I have a question regarding NAT, UDP and TCP.

Given a standard NAT server, is it a problem for it that UDP is connectionless? If so, why?

And does TCP or QUIC solve this problem?

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2 Answers 2


UDP poses a problem to NAT as there is no traffic to indicate whether a connection (source/destination port pair) is in use any longer or not. UDP reverse routes have to be aged out generally - in contrast to TCP connection states which can usually be tracked by traffic and just need some timeout for cleaning up.

Imagine a DNS request: a client sends a UDP datagram to an outside IP address. The NAT router translates the source address & port and needs to remember where to forward any reply to - but it can't be sure when the replies are actually finished. Aging out these entries too fast breaks several protocols, aging them out too slowly wastes router resources (to the point where it doesn't work reliably any more).

And does TCP or QUIC solve this problem?

TCP has defined states that make tracking NAT sessions much easier (see above). QUIC could potentially work the same way, but that requires the NAT router to actually identify the QUIC connection on top of the (otherwise stateless) UDP traffic. Currently, that's less likely.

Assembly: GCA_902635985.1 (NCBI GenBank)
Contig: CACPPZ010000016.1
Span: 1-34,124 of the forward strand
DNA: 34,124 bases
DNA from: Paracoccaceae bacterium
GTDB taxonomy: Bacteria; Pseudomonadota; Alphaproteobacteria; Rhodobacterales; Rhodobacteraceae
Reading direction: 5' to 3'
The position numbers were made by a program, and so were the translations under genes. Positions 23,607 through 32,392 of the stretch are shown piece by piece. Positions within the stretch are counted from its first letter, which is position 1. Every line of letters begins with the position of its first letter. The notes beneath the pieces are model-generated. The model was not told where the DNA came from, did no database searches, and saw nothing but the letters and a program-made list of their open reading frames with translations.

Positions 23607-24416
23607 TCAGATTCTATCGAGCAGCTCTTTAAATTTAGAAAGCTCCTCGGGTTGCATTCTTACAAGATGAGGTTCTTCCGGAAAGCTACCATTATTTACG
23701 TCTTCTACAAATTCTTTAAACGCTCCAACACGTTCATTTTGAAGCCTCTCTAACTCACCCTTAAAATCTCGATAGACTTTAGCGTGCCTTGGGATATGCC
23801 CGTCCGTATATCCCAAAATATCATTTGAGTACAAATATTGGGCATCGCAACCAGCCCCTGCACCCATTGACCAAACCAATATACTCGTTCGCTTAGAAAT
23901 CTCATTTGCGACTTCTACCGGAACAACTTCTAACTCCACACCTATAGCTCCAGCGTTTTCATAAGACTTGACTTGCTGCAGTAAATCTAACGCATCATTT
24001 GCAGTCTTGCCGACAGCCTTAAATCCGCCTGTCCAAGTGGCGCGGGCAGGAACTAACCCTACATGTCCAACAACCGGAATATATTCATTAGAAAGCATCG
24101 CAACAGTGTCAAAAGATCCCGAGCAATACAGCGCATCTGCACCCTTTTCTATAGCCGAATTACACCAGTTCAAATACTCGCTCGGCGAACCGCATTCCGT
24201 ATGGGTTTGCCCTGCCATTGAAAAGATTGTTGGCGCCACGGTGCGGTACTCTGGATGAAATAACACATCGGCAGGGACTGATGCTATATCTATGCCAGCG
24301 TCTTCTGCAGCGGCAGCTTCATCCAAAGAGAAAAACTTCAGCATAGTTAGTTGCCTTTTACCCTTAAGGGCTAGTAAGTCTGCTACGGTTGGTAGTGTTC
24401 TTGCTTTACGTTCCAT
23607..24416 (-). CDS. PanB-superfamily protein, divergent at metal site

... does the fact that udp is connectionless is a problem for him?

It is not the fact that UDP is connection-less; it is the question if the NAT can figure out the destination computer of incoming packets.

Typically NATs assume that when an UDP packet is sent to some "server" and an UDP packet is coming back from that "server" (using the same port numbers) the computer which sent the first UDP packet is the receiver of the UDP packet being returned.

In this scenario UDP is working well using most NATs.

However in a scenario where simple rules like "the port numbers must match" do not work a NAT will have problems - even in the case of TCP:

Using the original variant of the file transfer protocol (FTP) the client establishes a TCP connection to the server and then the server establishes a second TCP connection back to the client.

This typically will not work when the client is behind a NAT.

Layer 4 protocols that are not "known" by the NAT (maybe GRE, for some NATs maybe even UDP!) will not work anyway.

And does ... QUIC solve this problem?

QUIC is based on UDP and as far as I have understood the port numbers of the packets returned by the server match the port numbers in the packet sent by the client. If a NAT supports UDP the way described above QUIC will work on that NAT.

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